The poachers get a more modest return for the risks they take. They enter the parks by night, often by the light of the full moon, usually carrying hunting rifles but sometimes AK-47s and night-vision goggles. However, they know that equally well-armed rangers, with dogs and helicopters, are watching for them. It’s a life-and-death scenario for both sides, but the poachers, driven by poverty, are desperate.
Around the borders of Kruger National Park alone, two million people live at subsistence level in shelters with no electricity, running water or government help. The estimated unemployment rate is 75%. This situation is common throughout South Africa, and the temptations posed by rhinos, peacefully grazing on the other side of a fence in public and private game reserves, are obvious.
A further threat for Kruger is its porous border with Mozambique, a nation even more poverty-stricken, where the rhino has already been poached to extinction.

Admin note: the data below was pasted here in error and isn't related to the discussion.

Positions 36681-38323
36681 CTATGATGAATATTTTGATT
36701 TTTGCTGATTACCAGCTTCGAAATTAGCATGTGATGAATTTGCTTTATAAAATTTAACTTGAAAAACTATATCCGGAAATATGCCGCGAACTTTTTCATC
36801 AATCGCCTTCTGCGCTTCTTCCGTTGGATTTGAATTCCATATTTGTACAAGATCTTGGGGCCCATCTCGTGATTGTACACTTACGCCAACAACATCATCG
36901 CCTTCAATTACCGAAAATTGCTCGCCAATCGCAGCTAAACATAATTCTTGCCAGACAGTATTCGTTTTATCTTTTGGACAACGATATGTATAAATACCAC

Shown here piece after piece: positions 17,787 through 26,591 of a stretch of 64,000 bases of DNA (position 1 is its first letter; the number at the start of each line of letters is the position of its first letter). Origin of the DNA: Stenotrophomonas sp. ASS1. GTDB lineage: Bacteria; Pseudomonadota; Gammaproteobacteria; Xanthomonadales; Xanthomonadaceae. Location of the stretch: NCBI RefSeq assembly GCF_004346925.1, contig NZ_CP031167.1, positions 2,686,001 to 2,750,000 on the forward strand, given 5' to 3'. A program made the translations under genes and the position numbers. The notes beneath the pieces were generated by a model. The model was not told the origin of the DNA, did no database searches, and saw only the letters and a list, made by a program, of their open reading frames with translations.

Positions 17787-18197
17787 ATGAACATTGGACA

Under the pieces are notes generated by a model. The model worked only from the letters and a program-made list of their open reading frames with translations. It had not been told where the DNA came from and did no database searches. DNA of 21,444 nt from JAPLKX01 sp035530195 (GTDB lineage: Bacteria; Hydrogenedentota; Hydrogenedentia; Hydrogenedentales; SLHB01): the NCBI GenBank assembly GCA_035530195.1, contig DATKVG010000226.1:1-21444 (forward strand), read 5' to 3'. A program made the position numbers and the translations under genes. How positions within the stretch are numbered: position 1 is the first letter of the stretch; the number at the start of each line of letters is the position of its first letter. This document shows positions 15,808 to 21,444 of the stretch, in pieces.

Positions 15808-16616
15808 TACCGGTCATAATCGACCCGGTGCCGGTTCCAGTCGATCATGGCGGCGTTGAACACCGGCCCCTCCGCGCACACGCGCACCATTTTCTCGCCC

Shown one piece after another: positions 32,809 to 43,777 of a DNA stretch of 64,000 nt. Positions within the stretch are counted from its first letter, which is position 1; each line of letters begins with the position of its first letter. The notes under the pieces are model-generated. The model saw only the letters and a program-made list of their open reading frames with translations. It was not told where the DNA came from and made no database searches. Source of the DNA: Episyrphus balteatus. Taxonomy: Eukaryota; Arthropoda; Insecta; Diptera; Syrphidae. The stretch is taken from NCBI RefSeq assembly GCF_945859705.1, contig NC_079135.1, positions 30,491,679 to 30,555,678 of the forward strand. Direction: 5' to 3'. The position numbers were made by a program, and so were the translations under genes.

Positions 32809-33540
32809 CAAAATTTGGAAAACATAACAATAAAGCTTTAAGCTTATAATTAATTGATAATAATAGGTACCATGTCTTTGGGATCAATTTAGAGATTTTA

No simple answer
There is no simple answer to the problem. The idea of a legalised trade, using harvested horn from farmed rhinos, has its supporters at high levels. Despite vigorous protest, last month the South African Constitutional Court dismissed the moratorium on the domestic trade of rhino horn, a move that will inevitably increase international supply.
Even some rhino-protection agencies see legal trade as a valuable source of funds, but the counterargument runs that acquiescing to demand will simply increase it, as well as sustaining the black market. “When the buying stops, the killing can too” is their catchcry.
That’s the belief of Auckland businessman Peter Eastwood, a staunch protector of the rhino. He has founded a New Zealand-registered charity, called imakeadifference, which comes at the crisis from two angles: prevention and reaction.
Most African wildlife is now within fenced reserves, so more tourists than local children have actually seen a rhino. To make a connection with the iconic wildlife, Eastwood’s charity supports the Rhino Art project, which funds educators to visit poor rural schools. They talk to the students about rhinos, giving them pens to colour a picture and encouraging them to write anti-poaching slogans. So far, more than 250,000 children have received the message about conservation. Even The Lion King is used, the movie dubbed into Zulu so young South Africans can take on board the concept of environmental interdependence.